In the wake of the shocking numbers revealed in the 2016 study[8] on mental health and substance use in the legal profession, the ABA has taken action. In addition to creating the National Task Force on Lawyer Well-Being in 2017,[9] the ABA has called on legal employers to commit to making lawyer wellness a priority. To date, nearly 200 law firms, corporations, and law schools have signed onto the ABA’s Well-Being Pledge.

Resources

If you or someone you know is experiencing a mental health crisis, you can reach the National Suicide Prevention Lifeline by phone at 1-800-273-TALK (8255) or via webchat using Lifeline Chat.

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[1] Patrick R. Krill, Ryan Johnson, and Linda Albert, “The Prevalence of Substance Use and Other Mental Health Concerns Among American Attorneys,” Journal of Addiction Medicine 10, 1 (2016): 46-52, https://doi.org/10.1097/ADM.0000000000000182.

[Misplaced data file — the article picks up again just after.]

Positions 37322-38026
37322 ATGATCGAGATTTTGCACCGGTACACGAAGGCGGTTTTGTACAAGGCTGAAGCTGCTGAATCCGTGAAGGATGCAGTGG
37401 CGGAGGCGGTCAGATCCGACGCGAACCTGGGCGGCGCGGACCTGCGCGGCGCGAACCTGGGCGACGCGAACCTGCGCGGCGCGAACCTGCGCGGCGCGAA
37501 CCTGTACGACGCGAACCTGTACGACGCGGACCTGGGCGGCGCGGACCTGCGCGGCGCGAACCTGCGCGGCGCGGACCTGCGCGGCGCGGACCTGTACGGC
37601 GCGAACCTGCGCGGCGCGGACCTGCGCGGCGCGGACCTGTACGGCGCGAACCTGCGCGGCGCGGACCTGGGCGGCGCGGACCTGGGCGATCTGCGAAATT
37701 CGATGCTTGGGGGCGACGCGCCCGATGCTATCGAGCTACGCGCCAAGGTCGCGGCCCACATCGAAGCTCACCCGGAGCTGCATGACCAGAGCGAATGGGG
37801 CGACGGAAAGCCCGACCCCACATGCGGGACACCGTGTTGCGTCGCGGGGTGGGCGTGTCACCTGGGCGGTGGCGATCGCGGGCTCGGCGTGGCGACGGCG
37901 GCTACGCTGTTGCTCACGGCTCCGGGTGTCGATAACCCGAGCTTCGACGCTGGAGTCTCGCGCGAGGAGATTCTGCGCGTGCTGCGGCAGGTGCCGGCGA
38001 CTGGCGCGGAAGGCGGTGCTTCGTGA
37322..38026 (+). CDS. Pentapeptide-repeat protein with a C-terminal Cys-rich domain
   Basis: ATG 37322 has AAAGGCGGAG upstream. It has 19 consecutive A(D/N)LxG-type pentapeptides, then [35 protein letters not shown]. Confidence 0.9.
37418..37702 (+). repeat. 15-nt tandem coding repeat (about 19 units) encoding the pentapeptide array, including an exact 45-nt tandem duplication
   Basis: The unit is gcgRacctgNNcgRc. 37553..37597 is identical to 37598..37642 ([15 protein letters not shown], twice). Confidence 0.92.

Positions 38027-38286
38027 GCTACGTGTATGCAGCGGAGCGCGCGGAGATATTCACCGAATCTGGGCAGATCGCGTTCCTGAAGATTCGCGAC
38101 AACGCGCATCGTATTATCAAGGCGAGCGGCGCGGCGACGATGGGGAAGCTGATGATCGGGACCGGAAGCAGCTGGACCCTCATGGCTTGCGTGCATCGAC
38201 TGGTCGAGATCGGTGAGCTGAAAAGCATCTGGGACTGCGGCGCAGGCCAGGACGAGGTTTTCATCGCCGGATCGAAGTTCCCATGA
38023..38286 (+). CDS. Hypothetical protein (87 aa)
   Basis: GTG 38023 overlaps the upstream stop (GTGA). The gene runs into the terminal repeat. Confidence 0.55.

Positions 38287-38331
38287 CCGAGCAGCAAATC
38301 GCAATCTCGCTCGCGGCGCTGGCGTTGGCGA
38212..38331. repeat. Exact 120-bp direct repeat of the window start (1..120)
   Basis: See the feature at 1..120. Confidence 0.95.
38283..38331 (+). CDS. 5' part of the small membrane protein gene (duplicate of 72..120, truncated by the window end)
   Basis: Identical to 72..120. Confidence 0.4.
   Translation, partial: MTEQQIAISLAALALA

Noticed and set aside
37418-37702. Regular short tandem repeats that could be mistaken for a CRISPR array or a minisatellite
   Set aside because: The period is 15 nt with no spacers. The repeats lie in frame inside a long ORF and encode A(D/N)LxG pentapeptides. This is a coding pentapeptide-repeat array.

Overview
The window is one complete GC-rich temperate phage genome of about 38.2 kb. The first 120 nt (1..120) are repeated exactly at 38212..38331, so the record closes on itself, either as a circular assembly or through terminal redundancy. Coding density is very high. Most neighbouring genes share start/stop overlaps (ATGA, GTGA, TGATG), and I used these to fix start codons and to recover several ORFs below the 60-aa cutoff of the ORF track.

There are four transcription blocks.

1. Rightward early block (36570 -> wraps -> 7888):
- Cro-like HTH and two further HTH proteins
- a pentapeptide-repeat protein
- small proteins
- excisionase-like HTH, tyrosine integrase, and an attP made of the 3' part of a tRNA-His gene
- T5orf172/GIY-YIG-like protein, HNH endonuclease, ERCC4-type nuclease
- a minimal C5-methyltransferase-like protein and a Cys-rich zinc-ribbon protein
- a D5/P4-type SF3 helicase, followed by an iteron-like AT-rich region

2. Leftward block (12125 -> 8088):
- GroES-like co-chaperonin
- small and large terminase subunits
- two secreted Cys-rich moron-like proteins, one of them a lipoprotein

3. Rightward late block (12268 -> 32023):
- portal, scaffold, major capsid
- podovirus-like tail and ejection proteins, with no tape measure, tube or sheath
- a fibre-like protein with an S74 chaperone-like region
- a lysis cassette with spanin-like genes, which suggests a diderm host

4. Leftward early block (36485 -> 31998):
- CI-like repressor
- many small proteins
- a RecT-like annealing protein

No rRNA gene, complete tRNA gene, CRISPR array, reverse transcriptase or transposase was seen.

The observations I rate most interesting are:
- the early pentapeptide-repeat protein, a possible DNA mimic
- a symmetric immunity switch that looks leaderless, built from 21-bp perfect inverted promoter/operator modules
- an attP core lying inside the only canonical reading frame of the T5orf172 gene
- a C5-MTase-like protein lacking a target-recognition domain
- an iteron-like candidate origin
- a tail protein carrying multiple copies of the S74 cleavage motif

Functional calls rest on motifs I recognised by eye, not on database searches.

[2] Patrick R. Krill, Ryan Johnson, and Linda Albert, “The Prevalence of Substance Use and Other Mental Health Concerns Among American Attorneys,” Journal of Addiction Medicine 10, 1 (2016): 46-52, https://doi.org/10.1097/ADM.0000000000000182; Jerome M. Organ, David B. Jaffe, and Katherine M. Bender, “Suffering in Silence: The Survey of Law Student Well-Being and the Reluctance of Law Students to Seek Help for Substance Use and Mental Health Concerns,” Journal of Legal Education 66, 1 (2016): 116–56, https://doi.org/10.1097/ADM.0000000000000182.